GDBCs: GilDev Beautiful Clocks

Three beautiful electronic clocks, each displaying time differently. They are made out of RGB LEDs and copper wires as the structure, with 3D-printed and painted cases.



  • Interview in the TILT television show hosted on TV Tours (video down below) on May 17, 2019
  • Article sur on ISTP’s website (École des Mines de Saint-Étienne, my engineer school)



My interview in the “TILT” show on TV Tours
Making of the GDBCs, this video was looping on my booth at the “Monts Inventors Show”

I saw an article on Hackaday showcasing a funny BCD clock using RGB LEDs made by mattaw. It uses a structure made of bent copper wires, used to hold the LEDs along with powering and controlling them.

I immediately wanted to make my own variant with wires bent differently, so that it would have three continuous wires. This one is called the GDBBC (GilDev Beautiful Binary Clock (yeah you can imagine another meaning at first…)). I started drawing different imagined structures along with the features I wanted.

GDBBC drafts

The idea seemed interesting enough to be showcased at the 2019 edition of the Salon des Jeunes Inventeurs et Créateurs de Monts (Young Inventers and Creators Show, which is like a small Maker Faire for invententions), so I decided to make two more clocks in order to enhance my collection. Each clock shows the time a different way, hence the GDBSC (GilDev Beautiful Segment Clock) and the GDBAC (GilDev Beautiful Analog Clock) were born. The three clocks altogether are named GDBCs for the plural. 🙂

GDBSC & GDBAC drafts

As shown in the drafts, the electronic board which controls the LEDs chains includes a DS3231 real-time clock, two buttons for settings and an ATtiny85 to control everything. The whole is powered via a micro-USB port.

LEDs used on the three clocks

I modeled my imagined clocks on Fusion 360 in order to make the soldering guiding sheets and the 3D-printed cases.

3D models of the GDBCs

Structures are made using three copper wires: power, data and ground. They come from standard 1 mm (18 AWG) electrical wires from which the sheat has been removed.

Sheats’ corpses…

The guiding sheets are laser-cut clear acrylic, guiding each LED and copper wire using toothpicks to hold them in place. The toothpicks are inserted in little holes on each side of the wires. The GDBSC having such large horizontal wires, it has two small laser-cut plexiglass parts clipped together on each side in order to hold all the wires vertically.

LEDs structures soldering

I’ve also modeled and 3D printed little “wire-bending” tools for each clock in order to get the best possible curves.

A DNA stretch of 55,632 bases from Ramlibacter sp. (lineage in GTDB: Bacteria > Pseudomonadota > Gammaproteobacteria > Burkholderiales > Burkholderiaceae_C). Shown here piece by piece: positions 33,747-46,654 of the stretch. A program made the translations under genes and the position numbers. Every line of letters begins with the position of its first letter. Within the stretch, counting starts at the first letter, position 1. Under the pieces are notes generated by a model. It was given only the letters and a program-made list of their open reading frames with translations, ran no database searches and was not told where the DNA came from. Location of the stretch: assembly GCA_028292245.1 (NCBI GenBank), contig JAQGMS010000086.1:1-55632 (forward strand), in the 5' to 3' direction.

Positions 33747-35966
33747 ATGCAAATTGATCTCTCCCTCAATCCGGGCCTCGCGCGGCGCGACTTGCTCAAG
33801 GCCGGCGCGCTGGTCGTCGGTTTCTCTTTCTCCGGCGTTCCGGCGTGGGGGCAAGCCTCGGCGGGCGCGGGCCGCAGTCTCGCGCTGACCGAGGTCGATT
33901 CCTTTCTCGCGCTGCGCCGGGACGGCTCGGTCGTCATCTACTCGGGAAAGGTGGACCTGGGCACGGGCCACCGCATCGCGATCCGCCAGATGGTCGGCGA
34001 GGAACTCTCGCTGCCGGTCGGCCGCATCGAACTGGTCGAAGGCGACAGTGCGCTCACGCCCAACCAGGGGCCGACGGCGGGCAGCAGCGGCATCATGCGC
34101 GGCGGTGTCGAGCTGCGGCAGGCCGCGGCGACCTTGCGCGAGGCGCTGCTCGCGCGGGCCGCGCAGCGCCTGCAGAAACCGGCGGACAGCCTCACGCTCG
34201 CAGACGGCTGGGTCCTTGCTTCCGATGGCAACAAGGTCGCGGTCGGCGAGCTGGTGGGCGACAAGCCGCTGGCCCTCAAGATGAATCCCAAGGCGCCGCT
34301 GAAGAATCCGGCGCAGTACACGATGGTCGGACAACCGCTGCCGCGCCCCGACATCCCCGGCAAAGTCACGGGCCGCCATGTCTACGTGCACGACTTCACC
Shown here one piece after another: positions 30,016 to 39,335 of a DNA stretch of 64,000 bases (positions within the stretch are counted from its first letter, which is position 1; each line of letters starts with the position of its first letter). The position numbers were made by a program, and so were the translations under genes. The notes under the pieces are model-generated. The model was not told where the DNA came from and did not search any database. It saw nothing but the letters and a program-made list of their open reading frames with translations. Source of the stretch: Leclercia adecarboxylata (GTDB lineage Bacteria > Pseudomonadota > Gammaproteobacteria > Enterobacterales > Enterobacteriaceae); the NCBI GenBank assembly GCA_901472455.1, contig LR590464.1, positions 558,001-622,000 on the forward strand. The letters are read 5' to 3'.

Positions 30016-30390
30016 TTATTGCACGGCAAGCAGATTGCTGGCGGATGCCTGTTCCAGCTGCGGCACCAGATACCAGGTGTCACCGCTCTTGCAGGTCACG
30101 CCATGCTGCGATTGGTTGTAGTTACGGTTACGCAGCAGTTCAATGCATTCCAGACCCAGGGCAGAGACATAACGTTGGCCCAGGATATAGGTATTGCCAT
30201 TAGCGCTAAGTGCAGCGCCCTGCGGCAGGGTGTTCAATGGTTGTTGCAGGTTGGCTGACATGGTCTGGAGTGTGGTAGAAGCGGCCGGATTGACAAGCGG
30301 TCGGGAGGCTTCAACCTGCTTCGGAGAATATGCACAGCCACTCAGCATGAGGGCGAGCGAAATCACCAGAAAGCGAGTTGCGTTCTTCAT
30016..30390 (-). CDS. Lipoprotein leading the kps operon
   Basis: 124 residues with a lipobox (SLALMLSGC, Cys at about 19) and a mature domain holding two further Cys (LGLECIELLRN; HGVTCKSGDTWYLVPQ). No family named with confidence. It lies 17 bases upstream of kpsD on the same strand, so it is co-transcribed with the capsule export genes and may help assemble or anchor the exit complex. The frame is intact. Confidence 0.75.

3D models of respectively the GDBSC, GDBAC and GDBBC wires benders
GDBBC’s wire-bender prototype
Printing the GDBAC’s wire-bender on my old 3D printer: Zonestar P802N

After a few hours of soldering for each clock, the structures were ready:

GDBBC’s structure soldered

Now is the time to test it using the circuit made on breadboard:

Testing GDBBC’s structure

The electronic board was made on “prototyping boards” that I had in stock. I’ve organized components using the DIYLC software. A few modifications were made live, because wires don’t enter the case from the same place (GDBBC: each side, GDBAC: middle) and they could collide with some components on the board as the space inside the case is quite limited.

Electronic board on DIYLC

Cases shown above were made at the same time. They were not printed on my personal printers (I only had the Zonestar P802N at that time and it needed some tuning) but on a Stratasys printer in ABS.

Raw GDBBC case
Raw cases of all GDBCs

The cases were missing a few colors, so I wanted to make each clock with its own color. I made a few acrylic paint tests after two mastic layers (so it would hide the layers, as the layer height isn’t customizable on the Stratasys).

Paint tests on ABS prints

In the end, acrylic spray paint gave the best results because it doesn’t leave any brush marks.

Spray paint used on the cases
Painted cases after mastic

I then continued the programming on a single code base with a compilation option to choose the clock type.

GDBCs finished!
All three GDBCs

I then showcased my three clocks at the 2019 Monts’ Young Inventors and Creators Show in front of a very interested audience. I made a poster for the event along an explanation sheet for each clock:

Poster for my booth at the Monts Show
Explanation sheet for each GDBC

Finally, here are a few photos of the show. You can see the modified Macintosh, which was also placed on my booth at the 2018 edition of the show. It was playing the making of video you can see at the top of the page.

My booth
Awards ceremony

A few persons asked me to make more clocks of that style (mainly the GDBAC) so they could buy one. I’m thus looking at making a PCB and really finish the firmware (add date display and DST).